Consumer Spending Falls 2.8% in 2009
This is the first drop in spending from the previous year since the U.S. Labor Bureau began publishing this data in 1984.
Average annual expenditures per consumer unit fell 2.8% in 2009 following an increase of 1.7% in 2008, according to results from the Consumer Expenditure Survey (CE) released by the U.S. Bureau of Labor Statistics.
The spending decrease was larger than the 0.4% decrease in prices from 2008 to 2009 as measured by the average annual change in the Consumer Price Index.
This was the first time there has been a drop in spending from the previous year since the CE began publishing integrated data in 1984.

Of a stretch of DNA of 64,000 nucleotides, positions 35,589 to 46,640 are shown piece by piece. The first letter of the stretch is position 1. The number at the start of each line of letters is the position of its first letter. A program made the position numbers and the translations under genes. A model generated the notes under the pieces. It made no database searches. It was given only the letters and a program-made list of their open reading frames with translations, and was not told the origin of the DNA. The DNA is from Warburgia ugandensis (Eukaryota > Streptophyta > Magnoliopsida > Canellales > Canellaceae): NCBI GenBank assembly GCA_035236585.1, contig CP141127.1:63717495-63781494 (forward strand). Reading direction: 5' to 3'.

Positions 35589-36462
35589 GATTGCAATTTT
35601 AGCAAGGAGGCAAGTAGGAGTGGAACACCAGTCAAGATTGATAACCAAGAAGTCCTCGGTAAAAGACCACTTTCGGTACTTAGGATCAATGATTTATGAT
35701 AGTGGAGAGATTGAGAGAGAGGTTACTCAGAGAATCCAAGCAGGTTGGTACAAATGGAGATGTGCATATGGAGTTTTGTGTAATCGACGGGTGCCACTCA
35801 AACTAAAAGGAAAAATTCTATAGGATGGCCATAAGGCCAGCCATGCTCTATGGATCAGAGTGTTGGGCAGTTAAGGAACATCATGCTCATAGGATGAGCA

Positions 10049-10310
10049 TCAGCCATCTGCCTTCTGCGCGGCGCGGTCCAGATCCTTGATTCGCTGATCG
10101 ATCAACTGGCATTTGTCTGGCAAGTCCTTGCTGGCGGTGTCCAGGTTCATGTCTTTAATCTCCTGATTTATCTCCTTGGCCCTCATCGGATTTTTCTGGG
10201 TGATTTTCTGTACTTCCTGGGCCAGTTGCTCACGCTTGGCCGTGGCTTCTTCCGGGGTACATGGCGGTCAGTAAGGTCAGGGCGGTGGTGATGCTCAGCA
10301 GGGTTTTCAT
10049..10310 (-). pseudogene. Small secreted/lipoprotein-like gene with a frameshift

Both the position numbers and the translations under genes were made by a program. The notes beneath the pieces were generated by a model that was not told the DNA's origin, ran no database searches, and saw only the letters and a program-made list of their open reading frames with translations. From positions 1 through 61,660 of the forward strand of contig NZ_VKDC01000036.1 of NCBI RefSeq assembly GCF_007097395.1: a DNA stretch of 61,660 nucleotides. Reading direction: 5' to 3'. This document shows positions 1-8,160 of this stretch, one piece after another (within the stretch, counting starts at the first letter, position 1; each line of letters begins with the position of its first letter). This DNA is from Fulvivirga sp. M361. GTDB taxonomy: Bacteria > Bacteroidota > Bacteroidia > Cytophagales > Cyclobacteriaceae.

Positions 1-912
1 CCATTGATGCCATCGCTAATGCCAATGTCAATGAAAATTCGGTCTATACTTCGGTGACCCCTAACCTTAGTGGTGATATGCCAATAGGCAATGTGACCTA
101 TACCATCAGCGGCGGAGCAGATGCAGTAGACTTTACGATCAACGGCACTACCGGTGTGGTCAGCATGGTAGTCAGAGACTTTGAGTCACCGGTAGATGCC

Spending on housing and transportation fell 1.3% and 11%, respectively, contributing to the overall drop in spending in 2009. Healthcare expenditures rose 5%, the only increase among the major components of spending.
Among the other major components, food dropped 1.1%, apparel fell 4.2%, entertainment dropped 5%, and personal insurance and pensions fell 2.4%.
Mortgage interest payments and charges, a subcomponent of housing, fell from $3,890 in 2007 to $3,594 in 2009, evidence of the higher than normal default rate on mortgages, falling house prices, lower rates of homeownership, and declining mortgage interest rates over the period.